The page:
The delimitation of a period of fundamental Christian Revelation is in the first place to be explained as a reaction against Montanism, and the creation of the New Testament is in part the con-sequence of this conception (vide supra, pp.35 f.). But as soon as the New Testament was created it became itself the strongest barrier in the line of division. The present time now appeared as a much inferior thing when compared with the time of Revelation, and accordingly the Christians of the present appeared inferior to the |heroes| of that time. This line of division it is true was not drawn in complete sharpness until the arrival of Protestantism -- Catholicism possessed and still possesses points of view that help to attenuate it -- yet even to the Catholics of the third century the primitive times appeared as an heroic age, with which they scarcely dared to compare their own times (cf. what Origen says on this point). That time was still the epoch of |Spiritual Power,| of miracle, and of pneumatic gifts; the present possessed such power only in smallest measure. There was also something comforting in this belief; for now one need not apply to oneself and to one's own time the high standard that those early Christians satisfied; at most it would still apply only and in part to the Clergy. That the primitive epoch was unique was evident also from the fact that books like those of the New Testament could no longer be written. If communion with God might only be reached with the help of a book, and if Divine direction could only be received by means of the same, it followed that the Church of the present was inferior to the Church of the past; there had been a classical time, but it had passed away; it had been brought to an end by the Book.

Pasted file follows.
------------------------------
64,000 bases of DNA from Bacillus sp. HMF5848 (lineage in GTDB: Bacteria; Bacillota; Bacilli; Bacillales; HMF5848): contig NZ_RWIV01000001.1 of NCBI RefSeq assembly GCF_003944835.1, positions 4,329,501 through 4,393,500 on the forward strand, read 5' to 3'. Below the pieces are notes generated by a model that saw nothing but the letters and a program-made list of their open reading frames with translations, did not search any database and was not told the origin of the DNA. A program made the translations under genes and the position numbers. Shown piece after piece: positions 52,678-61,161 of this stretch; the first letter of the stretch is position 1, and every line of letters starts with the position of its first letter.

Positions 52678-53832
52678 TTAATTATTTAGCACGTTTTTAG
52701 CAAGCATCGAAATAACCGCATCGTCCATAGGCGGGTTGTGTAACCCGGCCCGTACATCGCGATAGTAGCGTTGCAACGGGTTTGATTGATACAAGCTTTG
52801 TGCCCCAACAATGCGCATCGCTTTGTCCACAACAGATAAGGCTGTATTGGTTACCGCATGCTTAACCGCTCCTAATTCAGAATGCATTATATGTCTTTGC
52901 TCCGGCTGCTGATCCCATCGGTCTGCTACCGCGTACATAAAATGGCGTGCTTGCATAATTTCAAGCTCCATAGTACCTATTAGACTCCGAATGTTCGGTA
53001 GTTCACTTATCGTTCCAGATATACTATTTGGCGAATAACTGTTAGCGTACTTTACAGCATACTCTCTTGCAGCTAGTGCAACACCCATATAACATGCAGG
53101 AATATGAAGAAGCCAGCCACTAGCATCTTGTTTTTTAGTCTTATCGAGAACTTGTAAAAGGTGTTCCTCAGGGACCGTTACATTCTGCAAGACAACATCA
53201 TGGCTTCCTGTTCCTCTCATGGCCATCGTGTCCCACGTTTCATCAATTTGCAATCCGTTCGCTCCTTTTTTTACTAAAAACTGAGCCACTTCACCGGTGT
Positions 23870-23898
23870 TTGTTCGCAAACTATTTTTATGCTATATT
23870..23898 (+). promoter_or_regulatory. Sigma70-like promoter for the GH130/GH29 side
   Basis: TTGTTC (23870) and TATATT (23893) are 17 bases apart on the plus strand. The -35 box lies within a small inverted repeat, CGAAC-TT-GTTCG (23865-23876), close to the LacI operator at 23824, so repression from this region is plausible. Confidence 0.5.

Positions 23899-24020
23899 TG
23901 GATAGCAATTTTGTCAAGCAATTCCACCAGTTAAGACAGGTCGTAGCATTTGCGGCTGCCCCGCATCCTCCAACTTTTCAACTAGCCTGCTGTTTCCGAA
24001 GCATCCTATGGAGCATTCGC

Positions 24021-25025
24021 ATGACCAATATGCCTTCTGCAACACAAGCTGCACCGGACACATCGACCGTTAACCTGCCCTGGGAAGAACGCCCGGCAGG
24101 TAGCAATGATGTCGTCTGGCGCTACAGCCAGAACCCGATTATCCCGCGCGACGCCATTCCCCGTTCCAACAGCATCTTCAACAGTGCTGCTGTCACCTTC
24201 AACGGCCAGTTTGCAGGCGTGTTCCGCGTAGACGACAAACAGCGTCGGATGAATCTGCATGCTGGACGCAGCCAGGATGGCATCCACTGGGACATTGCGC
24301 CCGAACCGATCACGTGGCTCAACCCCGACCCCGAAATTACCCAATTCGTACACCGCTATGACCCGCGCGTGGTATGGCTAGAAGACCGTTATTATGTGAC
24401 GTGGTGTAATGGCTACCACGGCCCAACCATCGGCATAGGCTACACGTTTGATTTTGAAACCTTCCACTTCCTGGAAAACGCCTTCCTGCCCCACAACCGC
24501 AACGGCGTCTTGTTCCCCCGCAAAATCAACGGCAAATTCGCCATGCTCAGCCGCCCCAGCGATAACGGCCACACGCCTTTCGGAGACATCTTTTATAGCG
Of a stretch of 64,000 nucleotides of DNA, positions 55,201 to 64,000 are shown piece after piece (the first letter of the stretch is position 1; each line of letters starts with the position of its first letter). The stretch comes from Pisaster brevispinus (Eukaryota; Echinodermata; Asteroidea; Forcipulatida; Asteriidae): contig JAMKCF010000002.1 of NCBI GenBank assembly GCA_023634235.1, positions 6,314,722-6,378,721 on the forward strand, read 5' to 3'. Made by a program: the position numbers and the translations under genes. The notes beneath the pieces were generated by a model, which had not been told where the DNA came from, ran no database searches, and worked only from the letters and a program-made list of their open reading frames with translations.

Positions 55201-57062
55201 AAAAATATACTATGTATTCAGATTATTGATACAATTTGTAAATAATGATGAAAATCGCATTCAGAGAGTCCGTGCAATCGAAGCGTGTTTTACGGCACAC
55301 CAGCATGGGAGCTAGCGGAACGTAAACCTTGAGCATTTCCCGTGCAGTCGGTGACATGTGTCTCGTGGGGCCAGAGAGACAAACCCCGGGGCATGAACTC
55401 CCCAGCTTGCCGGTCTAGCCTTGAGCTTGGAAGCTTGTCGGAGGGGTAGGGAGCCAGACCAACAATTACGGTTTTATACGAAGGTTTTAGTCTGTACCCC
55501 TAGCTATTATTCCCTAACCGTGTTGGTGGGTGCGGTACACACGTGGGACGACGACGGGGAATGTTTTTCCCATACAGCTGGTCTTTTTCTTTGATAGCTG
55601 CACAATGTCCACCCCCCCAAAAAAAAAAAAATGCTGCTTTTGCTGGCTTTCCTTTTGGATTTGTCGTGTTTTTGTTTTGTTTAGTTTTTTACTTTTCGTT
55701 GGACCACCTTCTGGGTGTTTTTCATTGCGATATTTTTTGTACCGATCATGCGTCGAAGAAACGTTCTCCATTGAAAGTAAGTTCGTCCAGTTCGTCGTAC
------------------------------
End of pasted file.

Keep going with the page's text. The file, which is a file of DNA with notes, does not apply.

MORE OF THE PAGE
But, on the other hand, if the Book had not been created, then it is most probable that even the memory of the forces and ideals that bore sway in Gospel history and throughout the Apostolic epoch would have vanished. Of what enormous importance it was that in the present the authentic records of that past time were still read again and again! How mighty has been the influence of the reading of the Gospels upon the character and course of Church history! Think of the part that has been played by the story of the Rich Young Man or the Sermon on the Mount, and of what it meant for the Church -- that Augustine, at the critical moment, opened the Epistle to the Romans! Though no one any longer dared to set himself on the level of the New Testament, still this Book, just because as an authoritative collection it was more or less accessible to all, was a continuous source of power that raised the weak men of the present to heights of perfection. What would have happened if, with the Old Testament, we had received the Didache or the Apostolic Canons and Constitutions as a second Canon, instead of the New Testament? Thus here also the New Testament worked in two contrary directions it lowered and also raised the tone! It has blunted the conscience of many -- no one can attain to the height of the New Testament, nor need one -- and it has also acted as a spur to the conscience. It has guarded Christianity from the rank growth of emotionalism, but it certainly has also repressed many a primitive and vital impulse. How many Christians of note with original Christian experience have as |Bible-believers| entangled themselves in the Book, have suffered themselves to be disturbed, hindered, directed by texts of the Bible, and in consequence have not brought their character and innate gift to perfect development, and have lost their freedom! What mischief has been wrought by the Revelation of John just because it stood in the New Testament! What terrible perplexities of conscience have been brought about by certain sayings of St Paul just because they be-longed to the Canon! And yet, on the other hand, how unspeakable the blessing that has flowed from passages of the Bible which, just because they were canonical, filled men's hearts with confidence steadfast as a rock!